I was fortunate to attend “Winning Strategies in Life Sciences: Pursuing Success in Today’s Changing Environment,” an all-day conference held October 5 at the University of California, San Francisco’s beautiful new Mission Bay campus. It was sponsored by Foley & Lardner LLP, Silicon Valley Bank, BayBio, QB3 and RoseRyan. The focus areas covered maximizing growth potential, designing models for the wireless health care industry, ensuring global intellectual property and big-pharma mergers and acquisitions. Part of my quest was to answer a burning question: why isn’t biotech doing better, since the baby boomers’ demographic trends indicate that people are living longer, with a higher quality of life?

The sessions were a little more upbeat than the biotech news has been over the past two years—the industry has taken a beating as venture capitalists have focused on hot new social media and technology start-ups at the expense of the sometimes-capital-intensive biotech industry. One area of intense pride is the new QB3 incubator on UCSF’s Mission Bay campus. It is now full of start-ups (more than 40) that are given access to tools, money and networking opportunities, and find it easier to get from start-up mode to their first and second round of funding. Housed on the Mission Bay campus with other aspiring entrepreneurs, they can share ideas and contacts that can help accelerate their progress. Also, the QB3 center provides a concentrated area of experts that venture capitalists and other companies find attractive. QB3 has partnerships with outside venture partners (as well as service providers) that have poured more than $10M into the start-ups and is in the middle of raising an additional $10M to put into new companies. This is a little known success story outside of the biotech industry!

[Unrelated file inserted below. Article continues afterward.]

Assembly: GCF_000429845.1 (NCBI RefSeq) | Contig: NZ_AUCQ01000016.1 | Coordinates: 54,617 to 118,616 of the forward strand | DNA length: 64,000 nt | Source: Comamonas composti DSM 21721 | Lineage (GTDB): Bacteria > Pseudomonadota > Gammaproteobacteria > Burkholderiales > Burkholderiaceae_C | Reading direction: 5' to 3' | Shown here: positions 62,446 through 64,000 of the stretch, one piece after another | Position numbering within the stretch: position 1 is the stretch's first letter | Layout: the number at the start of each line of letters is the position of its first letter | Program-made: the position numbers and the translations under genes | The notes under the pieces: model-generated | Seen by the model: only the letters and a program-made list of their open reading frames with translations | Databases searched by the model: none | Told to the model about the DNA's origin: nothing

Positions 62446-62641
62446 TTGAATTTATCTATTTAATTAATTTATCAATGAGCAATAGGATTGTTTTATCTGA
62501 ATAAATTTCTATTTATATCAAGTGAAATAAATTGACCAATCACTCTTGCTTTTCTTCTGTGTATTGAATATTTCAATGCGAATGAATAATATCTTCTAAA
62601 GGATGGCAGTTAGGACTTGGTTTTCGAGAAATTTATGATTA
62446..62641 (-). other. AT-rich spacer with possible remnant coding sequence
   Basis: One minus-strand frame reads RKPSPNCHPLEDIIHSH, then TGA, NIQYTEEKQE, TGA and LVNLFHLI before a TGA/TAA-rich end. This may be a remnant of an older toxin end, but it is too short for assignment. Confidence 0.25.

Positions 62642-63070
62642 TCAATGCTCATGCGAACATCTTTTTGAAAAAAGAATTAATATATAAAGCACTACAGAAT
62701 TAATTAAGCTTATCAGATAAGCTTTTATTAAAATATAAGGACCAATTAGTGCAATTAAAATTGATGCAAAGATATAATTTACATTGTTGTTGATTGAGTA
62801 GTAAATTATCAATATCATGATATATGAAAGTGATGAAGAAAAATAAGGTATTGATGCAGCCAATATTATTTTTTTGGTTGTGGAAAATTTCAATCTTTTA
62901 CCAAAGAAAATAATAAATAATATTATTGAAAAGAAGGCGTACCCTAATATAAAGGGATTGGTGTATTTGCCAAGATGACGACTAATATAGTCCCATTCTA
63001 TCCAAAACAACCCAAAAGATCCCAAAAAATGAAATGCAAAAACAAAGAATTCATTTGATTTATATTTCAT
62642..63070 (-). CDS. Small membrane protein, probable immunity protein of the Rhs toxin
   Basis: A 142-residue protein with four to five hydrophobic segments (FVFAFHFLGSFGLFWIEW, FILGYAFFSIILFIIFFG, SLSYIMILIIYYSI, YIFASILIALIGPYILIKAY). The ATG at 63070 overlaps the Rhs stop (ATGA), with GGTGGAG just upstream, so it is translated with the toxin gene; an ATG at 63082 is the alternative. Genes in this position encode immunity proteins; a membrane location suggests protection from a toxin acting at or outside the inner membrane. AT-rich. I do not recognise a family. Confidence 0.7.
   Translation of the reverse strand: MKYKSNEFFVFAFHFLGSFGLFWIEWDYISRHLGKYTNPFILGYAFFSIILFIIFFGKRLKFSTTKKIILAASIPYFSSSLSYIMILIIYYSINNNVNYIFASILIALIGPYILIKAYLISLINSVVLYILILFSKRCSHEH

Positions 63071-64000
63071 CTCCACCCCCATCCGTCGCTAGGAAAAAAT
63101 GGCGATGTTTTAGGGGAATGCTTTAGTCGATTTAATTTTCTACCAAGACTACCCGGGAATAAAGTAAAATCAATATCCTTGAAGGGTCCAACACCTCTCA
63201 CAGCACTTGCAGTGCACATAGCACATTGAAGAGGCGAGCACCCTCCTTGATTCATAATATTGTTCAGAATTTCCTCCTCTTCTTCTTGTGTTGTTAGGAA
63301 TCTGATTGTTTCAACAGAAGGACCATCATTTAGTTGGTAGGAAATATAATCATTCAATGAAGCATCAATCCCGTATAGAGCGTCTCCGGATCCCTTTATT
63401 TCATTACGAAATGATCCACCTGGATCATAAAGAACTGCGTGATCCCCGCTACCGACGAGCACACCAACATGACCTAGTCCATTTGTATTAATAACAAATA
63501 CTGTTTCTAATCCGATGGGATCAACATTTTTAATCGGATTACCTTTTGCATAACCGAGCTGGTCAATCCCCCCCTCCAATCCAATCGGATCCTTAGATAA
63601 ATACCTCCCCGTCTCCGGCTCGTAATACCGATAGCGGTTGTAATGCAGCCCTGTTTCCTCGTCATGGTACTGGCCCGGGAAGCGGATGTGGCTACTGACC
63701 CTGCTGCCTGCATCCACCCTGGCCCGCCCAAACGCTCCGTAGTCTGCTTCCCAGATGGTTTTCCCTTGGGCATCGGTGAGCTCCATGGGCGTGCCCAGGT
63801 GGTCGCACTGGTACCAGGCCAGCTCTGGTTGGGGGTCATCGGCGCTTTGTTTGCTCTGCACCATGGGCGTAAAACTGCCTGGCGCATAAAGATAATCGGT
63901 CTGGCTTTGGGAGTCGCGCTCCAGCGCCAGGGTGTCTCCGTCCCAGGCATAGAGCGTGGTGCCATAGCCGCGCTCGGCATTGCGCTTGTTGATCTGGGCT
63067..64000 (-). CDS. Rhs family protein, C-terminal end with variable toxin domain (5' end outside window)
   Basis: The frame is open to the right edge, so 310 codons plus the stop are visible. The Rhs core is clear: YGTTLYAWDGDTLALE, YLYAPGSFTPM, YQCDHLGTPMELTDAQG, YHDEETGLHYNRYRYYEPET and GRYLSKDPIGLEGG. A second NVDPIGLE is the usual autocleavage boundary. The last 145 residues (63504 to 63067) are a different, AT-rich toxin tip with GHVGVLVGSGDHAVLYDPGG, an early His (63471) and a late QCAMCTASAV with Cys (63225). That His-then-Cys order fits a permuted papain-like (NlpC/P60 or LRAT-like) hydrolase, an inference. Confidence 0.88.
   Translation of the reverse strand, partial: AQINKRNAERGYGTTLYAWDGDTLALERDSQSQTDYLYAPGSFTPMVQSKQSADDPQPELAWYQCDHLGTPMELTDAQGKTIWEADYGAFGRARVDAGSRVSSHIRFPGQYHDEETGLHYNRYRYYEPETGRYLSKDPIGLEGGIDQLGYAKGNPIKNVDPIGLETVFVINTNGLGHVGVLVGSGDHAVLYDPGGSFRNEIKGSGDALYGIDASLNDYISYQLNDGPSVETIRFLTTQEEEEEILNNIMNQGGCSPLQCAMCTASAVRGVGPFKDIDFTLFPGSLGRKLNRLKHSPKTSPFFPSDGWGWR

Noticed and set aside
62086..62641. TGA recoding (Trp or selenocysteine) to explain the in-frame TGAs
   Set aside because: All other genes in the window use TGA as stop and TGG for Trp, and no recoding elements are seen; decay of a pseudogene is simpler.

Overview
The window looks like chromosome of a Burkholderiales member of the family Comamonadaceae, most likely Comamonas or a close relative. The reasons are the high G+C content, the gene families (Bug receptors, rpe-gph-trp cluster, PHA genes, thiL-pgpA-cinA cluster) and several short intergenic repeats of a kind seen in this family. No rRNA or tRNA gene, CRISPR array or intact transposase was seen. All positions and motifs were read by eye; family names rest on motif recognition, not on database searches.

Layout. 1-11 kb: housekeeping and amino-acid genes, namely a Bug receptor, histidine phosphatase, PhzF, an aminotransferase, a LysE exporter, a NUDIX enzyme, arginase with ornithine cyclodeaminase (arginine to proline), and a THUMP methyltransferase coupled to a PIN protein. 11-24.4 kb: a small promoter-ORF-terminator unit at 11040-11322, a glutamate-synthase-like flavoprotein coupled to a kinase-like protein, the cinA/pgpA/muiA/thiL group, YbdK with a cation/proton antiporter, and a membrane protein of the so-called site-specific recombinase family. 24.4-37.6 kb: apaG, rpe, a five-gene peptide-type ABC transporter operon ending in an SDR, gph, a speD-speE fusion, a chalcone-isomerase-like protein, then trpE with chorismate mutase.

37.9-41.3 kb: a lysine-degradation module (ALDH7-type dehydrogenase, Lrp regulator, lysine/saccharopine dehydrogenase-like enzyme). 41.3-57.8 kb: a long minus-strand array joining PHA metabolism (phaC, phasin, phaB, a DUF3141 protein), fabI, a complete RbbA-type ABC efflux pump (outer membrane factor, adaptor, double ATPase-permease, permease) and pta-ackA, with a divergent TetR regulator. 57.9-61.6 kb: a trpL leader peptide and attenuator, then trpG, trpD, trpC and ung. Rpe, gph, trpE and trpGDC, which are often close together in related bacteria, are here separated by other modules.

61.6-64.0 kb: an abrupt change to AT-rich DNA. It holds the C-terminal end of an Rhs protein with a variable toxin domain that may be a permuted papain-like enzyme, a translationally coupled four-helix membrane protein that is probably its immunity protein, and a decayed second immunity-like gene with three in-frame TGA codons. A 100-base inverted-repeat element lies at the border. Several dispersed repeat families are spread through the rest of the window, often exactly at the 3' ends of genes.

Some insights from the sessions included:

  • The FDA has gotten better with providing clearer direction, but still has a ways to go.
  • Angel investors like health care IT, because there are fewer regulatory hurdles to jump over.
  • The health care IT sector has had rapid growth due to ARRA’s funding for electronic health records, which provides $45,000 for providers who are “meaningful users” of the technology. This is a clear edict that should provide rapid automation (and hoped-for cost savings) over the next five to 10 years.
  • Investors are frightened by the large numbers of patents that are expiring over the next three to five years, because generics radically drive down the cost of pharmaceuticals.
  • Capital efficiency is key for companies that must deal with a difficult regulatory environment.
  • Many companies continue to go outside of the U.S. to accelerate their testing requirements.
  • The JOBS Act will not have a great influence on whether companies file to go public or not.